Who's Most Likely to Scam a Senior? The Answer May Surprise You
FRIDAY, Aug. 30, 2019 (HealthDay News) -- As people age and their mental capacities decline, they can often be targeted by scammers seeking easy cash.
But more often than not, this "financial abuse" comes not from a stranger, but from a trusted family member, research from the University of Southern California (USC) shows.
"Despite the high rates of financial exploitation perpetrated by scammers targeting older adults, we found that family members were the most commonly alleged perpetrators of financial abuse," said lead study author Gail Weissberger. "In fact, across all abuse types, with the exception of sexual abuse and self-neglect, abuse by a family member was the most commonly reported."
Weissberger is a postdoctoral scholar at USC's School of Medicine. Her team analyzed nearly 2,000 calls to the National Center on Elder Abuse (NCEA) resource line, created to help people seeking information on how to spot or report elder abuse.
More than 41% of the calls reported alleged some form of abuse was taking place, and of those cases, nearly 55% involved financial abuse.
Of all the abuse-related calls, family members were the alleged perpetrators in nearly 48% of calls in which the researchers could determine a relationship.
Financial abuse was the most common type of abuse by family members (nearly 62%), followed by emotional abuse (35%), neglect (20.1%), physical abuse (12%) and sexual abuse (0.3%).
Of calls alleging abuse by a family member, more than 32% involved more than one type of abuse, the study found.
One in 10 U.S. seniors experience some type of abuse each year, but the problem often goes unreported, the USC team noted. Besides its physical, mental, social and financial impacts on seniors and their families, elder abuse results in more than $5.3 billion in health care costs each year in the United States.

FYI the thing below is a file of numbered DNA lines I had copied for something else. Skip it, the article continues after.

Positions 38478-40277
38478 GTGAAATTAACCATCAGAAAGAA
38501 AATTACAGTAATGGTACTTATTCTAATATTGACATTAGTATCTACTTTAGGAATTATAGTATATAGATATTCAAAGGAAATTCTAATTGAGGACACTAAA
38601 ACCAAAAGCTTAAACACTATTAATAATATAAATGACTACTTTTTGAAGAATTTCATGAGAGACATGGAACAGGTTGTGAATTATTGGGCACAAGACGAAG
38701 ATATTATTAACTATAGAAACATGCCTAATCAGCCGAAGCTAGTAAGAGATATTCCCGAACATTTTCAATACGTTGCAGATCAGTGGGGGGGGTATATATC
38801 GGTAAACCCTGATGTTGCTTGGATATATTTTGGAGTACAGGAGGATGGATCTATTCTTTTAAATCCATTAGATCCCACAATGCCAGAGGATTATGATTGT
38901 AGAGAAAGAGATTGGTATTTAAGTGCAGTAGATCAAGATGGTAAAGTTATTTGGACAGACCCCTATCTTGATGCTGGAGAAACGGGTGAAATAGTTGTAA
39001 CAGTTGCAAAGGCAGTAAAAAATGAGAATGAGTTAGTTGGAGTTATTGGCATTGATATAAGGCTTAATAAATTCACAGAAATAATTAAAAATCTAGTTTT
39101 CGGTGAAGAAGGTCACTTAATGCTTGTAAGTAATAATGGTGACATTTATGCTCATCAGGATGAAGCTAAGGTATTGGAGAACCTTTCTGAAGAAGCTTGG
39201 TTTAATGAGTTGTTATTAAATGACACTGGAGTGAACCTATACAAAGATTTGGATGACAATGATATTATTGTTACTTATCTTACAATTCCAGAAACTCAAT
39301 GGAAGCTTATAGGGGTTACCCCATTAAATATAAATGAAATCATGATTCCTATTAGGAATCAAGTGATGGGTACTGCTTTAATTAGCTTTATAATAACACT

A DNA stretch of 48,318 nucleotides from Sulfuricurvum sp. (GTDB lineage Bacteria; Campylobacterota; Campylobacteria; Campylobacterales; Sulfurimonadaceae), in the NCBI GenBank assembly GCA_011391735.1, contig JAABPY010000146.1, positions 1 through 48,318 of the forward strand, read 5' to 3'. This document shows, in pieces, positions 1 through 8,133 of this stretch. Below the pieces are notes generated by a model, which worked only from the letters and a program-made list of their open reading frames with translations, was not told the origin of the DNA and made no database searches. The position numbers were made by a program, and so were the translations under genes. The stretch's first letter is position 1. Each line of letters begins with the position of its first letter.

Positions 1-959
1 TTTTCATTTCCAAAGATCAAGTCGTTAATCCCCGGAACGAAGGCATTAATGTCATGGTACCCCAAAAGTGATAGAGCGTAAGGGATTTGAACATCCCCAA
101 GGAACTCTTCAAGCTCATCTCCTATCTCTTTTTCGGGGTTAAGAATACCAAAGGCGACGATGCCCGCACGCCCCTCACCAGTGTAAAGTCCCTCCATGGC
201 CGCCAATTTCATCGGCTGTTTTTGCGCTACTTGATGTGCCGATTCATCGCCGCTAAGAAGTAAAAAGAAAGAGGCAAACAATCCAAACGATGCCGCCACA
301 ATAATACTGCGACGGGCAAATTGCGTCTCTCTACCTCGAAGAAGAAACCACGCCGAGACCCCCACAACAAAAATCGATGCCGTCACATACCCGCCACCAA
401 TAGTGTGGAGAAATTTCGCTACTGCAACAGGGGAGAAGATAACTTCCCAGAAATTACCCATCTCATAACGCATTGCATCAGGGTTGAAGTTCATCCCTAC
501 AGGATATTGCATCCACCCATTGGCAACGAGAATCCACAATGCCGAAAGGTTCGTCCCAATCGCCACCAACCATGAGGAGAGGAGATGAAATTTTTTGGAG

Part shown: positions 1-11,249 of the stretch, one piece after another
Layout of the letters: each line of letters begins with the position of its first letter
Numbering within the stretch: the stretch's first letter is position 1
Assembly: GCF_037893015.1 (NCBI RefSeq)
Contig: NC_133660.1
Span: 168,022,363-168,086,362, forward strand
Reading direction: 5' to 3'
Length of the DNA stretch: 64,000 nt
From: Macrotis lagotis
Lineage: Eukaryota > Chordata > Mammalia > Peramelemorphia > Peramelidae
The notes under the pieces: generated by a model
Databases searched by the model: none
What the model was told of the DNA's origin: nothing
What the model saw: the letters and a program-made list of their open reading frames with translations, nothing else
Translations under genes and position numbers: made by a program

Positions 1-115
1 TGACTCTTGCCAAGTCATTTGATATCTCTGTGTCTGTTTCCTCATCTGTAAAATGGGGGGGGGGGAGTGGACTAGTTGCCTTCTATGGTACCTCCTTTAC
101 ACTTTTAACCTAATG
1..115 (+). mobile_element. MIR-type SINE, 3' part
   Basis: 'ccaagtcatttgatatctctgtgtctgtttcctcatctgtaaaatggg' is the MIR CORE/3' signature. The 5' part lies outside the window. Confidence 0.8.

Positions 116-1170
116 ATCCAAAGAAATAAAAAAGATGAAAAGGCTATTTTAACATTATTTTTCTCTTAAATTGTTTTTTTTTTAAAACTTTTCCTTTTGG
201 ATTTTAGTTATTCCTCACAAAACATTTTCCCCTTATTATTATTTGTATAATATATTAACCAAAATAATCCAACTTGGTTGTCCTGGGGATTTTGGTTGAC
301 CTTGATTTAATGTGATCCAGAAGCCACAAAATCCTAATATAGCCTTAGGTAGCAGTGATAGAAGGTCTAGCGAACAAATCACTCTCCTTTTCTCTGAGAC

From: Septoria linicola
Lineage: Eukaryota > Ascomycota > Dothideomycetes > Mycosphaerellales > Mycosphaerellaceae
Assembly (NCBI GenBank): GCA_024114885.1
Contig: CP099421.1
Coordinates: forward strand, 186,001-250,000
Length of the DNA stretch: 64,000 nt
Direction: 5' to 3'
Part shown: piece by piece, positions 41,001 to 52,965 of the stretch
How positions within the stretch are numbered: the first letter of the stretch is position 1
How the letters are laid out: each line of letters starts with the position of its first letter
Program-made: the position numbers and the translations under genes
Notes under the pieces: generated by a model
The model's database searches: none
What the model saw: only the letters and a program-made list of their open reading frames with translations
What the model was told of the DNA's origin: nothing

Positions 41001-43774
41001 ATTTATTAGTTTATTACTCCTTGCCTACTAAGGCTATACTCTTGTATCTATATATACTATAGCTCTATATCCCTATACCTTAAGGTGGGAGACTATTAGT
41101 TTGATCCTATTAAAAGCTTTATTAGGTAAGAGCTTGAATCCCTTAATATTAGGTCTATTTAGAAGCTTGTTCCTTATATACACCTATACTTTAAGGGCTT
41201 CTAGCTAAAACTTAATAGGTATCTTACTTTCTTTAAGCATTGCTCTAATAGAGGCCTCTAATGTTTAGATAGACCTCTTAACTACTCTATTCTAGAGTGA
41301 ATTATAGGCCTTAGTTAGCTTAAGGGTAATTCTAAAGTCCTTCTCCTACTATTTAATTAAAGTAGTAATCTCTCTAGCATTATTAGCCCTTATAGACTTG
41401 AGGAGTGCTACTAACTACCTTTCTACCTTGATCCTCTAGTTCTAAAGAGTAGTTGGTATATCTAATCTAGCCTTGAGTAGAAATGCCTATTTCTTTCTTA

The new findings "highlight the importance of developing effective strategies to prevent future abuse," Weissberger said in a USC news release. "Our next step is to conduct more studies targeting high-risk individuals and to better understand additional risk factors."
In the meantime, seniors and those concerned about their welfare need resources to turn to, said study co-author Duke Han, an associate professor of family medicine at USC.
The NCEA resource line "serves as a public access point for people seeking information and resources about elder abuse," he said. "Our findings highlight the importance of resource lines for those seeking information on elder abuse, as many calls were made to understand whether certain situations reflected abuse."
The U.S. National Institute on Aging has more about elder abuse.
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